WHEELING - Proposed legislation that would stem the flow of proceeds from legalized gambling to cities and counties in West Virginia could cost Wheeling $250,000 per year, according to city officials.
Gov. Earl Ray Tomblin proposed the measure to cut lottery revenue appropriations as a way to save about $39 million each of the next three years - and $19 million each year thereafter - as the state looks to fill a $146 million hole in its general fund budget. Similar versions of the bill have been introduced in both chambers of the Legislature.
The proposal would slash a required deposit of gambling revenue in the state Infrastructure Fund from $40 million to $20 million for the next three fiscal years, and also would permanently reduce various other statutorily required distributions of lottery revenue by 15 percent.
These include contributions to various purse and breeder's funds that subsidize the state's dog and thoroughbred racing industries - but also payouts to cities and counties that rely on the money to balance their budgets.
Some state officials believe local governments have essentially been playing with house money under the current distribution structure, and argue it's time for them to share the burden of lean times with state agencies that have absorbed back-to-back 7.5-percent budget cuts.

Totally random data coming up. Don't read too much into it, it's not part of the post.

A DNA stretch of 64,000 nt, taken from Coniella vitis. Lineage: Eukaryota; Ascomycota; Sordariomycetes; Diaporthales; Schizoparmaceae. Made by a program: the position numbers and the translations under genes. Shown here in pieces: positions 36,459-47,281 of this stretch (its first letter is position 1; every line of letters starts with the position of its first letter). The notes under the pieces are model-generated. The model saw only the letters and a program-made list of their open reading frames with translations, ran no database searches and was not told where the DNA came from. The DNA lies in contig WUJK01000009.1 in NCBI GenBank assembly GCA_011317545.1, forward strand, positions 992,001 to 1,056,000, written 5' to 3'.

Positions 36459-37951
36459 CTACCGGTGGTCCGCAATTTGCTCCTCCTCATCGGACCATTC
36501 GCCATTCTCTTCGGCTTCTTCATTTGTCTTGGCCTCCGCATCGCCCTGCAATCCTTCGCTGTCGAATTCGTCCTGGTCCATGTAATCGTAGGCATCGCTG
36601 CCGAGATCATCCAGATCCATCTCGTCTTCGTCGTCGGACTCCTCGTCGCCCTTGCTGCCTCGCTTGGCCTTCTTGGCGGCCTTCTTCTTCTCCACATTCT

Wheeling leaders such as City Manager Robert Herron and Mayor Andy McKenzie don't see it that way, however.
"The impact to our budget would be devastating. ... Essential city services and critical infrastructure projects would suffer, while the reduction of pension liabilities would slow dramatically, as well," Herron said.
In Wheeling, the current budget year has been tighter than usual, as the city saw its end-of-year cash carryover plummet from about $1 million at the end of the 2011-12 fiscal year to roughly $250,000 at the close of the 2012-13 budget cycle - the same amount the city expects to lose if the governor's bill becomes law.
And since 2000, lottery revenue has enabled Wheeling to take a sizable chunk out of unfunded liabilities in its police and fire pension funds.
In that time, assets in the fire and police plans have soared from 10 percent and 7 percent of full funding, respectively, to 32 percent and 42 percent as of Dec. 31.
The cut in gambling proceeds would obstruct that progress, officials said.
As a former state senator, McKenzie understands the challenges legislators face in balancing the state's budget. But he pointed out that local governments have far fewer avenues available to generate revenue than the state, even as West Virginia moves to grant its communities more authority over taxes, fees and licensing through home rule.
"I would encourage our legislators and governor to look at other ways to cut the size of government and reduce spending, instead of taking our dollars," McKenzie said.
The legislation is Senate Bill 385.